|'Lettuce' Make Salad|
|'Lettuce' Make Salad|
|Written by Lynn Greene|
|Sunday, 31 May 2009 23:00|
Americans now consume an average of about 30 pounds of lettuce per year - five times more than they ate 100 years ago. Part of the reason for the popularity of green salads is the increased availability of ingredients.
Generally, the darker the color, the more nutrients you'll get. For example, romaine or watercress has seven to eight times as much beta-carotene, two to four times the calcium and twice the potassium as iceberg lettuce. Greens are good sources of vitamin C, beta-carotene, folate, some calcium and provide plenty of dietary fiber.
An extraction made from spinach is responsible for the discovery of folic acid. Folic is actually a derivation of "folium," which is Latin for leaf. This extraction from the leaf of spinach was found to be effective in the treatment of anemia. Anemia, as most people know, also is treated with iron supplements, and spinach also has a lot of iron.
Spinach, as a matter of fact, is high in all of these: vitamin A, vitamin E, vitamin K, B2, B6, manganese, folic acid and iron. The only other green that provides so much of so many necessary ingredients is collard greens - a cheap, common green that we should take much more seriously and eat much more often.
Today, we can enjoy the convenience of prewashed, packaged salad greens. But, a word of caution here: Check for preservatives on these bags of greens, and be aware that some preservatives can cause migraines. Ascorbic acid is fine; it's a concentrated natural ingredient, a form of vitamin C. If you are buying your tossed greens from a salad bar, also ask about preservatives. Many restaurants, even high-end places, are purchasing premixed and chopped greens. Many of these contain nitrites and nitrate. Both of these are common preservatives and common triggers of these debilitating headaches.
Salad dressings also contain a lot of preservatives, but alternatives are simple to make at home. Try this easy recipe for an Italian-style vinaigrette: Combine 1/2 cup vinegar, 1-1/2 cups olive oil, 1/2 teaspoon dry mustard, 1 tablespoon sugar and 1/2 teaspoon each of thyme, basil, marjoram, oregano and parsley. Add salt and pepper to taste. Pour all ingredients into a jar and shake before serving. If you enjoy a fruit-flavored dressing, reduce the vinegar to 1/4 cup and add 1/4 cup of unreconstituted frozen juice concentrate. Cover and store in the refrigerator. Keep for up to one week.
Store your lettuce and greens in the refrigerator crisper or drawer. Don't store near fruits, such as apples or bananas, which give off ethylene gas. It speeds up the ripening or aging process. Although we don't think of greens as ripening, in this case, it means they will deteriorate faster.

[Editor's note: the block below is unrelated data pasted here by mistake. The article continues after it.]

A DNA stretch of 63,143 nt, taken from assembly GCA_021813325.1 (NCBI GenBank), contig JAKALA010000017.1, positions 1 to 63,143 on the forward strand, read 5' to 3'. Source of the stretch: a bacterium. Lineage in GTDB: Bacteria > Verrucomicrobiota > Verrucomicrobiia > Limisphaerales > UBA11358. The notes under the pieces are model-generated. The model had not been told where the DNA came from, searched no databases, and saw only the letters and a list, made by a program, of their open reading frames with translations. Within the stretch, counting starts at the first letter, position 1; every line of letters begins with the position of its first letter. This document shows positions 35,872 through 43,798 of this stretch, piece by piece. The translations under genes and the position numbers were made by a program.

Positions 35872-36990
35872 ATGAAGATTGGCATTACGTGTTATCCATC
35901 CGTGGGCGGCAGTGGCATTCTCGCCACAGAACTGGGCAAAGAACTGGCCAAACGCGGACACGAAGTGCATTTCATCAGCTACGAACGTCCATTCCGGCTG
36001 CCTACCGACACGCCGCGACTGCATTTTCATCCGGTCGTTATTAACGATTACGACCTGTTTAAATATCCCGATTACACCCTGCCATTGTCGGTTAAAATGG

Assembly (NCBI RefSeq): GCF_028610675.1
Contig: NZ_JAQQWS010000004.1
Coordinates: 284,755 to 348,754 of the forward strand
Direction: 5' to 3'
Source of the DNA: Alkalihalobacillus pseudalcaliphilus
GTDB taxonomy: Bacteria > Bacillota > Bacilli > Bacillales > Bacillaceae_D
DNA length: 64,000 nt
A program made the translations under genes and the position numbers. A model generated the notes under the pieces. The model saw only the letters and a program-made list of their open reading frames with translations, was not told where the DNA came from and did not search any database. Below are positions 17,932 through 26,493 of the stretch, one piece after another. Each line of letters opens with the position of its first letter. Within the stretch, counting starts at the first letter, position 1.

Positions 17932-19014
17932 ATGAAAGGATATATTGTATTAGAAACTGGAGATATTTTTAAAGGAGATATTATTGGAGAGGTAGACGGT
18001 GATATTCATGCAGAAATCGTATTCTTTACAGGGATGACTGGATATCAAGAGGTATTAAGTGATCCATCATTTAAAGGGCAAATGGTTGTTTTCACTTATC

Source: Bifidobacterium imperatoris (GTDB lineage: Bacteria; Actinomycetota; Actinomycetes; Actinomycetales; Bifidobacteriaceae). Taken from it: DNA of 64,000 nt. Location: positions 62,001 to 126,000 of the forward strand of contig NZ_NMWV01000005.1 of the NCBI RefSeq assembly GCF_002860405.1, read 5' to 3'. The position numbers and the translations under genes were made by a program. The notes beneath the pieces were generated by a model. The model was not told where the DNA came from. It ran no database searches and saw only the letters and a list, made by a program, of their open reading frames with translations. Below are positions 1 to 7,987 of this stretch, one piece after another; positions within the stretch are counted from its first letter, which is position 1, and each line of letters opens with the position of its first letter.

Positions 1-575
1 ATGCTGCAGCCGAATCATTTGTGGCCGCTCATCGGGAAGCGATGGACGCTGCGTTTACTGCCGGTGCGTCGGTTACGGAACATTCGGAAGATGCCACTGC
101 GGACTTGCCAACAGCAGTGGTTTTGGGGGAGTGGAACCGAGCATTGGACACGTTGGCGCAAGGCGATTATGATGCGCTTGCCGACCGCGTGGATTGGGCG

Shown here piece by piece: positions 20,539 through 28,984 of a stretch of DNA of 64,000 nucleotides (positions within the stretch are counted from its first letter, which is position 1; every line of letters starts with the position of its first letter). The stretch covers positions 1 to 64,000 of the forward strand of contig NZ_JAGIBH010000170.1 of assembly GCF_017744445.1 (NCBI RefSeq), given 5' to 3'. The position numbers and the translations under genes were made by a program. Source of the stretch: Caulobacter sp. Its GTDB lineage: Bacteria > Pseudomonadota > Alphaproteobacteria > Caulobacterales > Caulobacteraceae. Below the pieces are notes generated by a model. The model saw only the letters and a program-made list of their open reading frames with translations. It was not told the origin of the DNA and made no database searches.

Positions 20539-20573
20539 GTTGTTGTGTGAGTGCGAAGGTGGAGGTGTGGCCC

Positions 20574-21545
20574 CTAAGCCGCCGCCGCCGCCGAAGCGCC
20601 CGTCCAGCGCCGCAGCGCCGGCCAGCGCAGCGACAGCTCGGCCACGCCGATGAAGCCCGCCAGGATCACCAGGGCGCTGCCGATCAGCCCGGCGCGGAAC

Be sure to wash your greens before eating. This is especially important because most greens are eaten raw. While proper cooking will kill bacteria present in other foods, this is not the case with raw lettuce.
A salad spinner really makes a big difference in preparing greens for the table. Wash the greens and then place them in the spinner to remove the excess water. The simplest spinners have a handle that you pump,?? which makes the greens spin around, releasing excess water. This is important because the salad dressing will not adhere to wet leaves.
While we tend to eat greens raw, some - endive or radicchio, for example - are just as good cooked.
If you like to grill out, try this simple recipe: Cut a head of radicchio in half through the stem. Do not remove the core. Brush with a bit of olive oil and grill until softened and it begins to brown. This only takes about 5 to 8 minutes. Serve as a colorful side dish to poultry, beef or pork.
Spinach salad with tuna
6 cups baby spinach leaves
2 cups diced tomatoes
1 cup green pepper, diced
1 cup chopped cucumbers
1/2 cup red onion, thinly sliced
6 oz. tuna, canned, drained or in a pouch
1/2 cup prepared vinaigrette dressing
4 oz. crumbled feta cheese
1/2 cup shredded cheese, optional
Divide spinach evenly onto four prechilled salad plates. Combine tomatoes, peppers, cucumbers, onions and tuna in large bowl. Add dressing, toss to coat. Spoon over spinach. Garnish with shredded cheese if desired.
3-4 small to medium beets, cleaned and sliced
4 Tbsps. olive oil
1 clove minced garlic
4 cups cleaned salad greens
Dash of balsamic vinegar
1/4 cup feta cheese
Bring a large pot of water to a boil and add the sliced beets, cooking until fork tender. Drain and let cool. Heat the olive oil, and add the garlic and the cleaned greens. Stir while you saute the greens until just limp. Add a dash of balsamic vinegar, beets and toss. Garnish with feta cheese.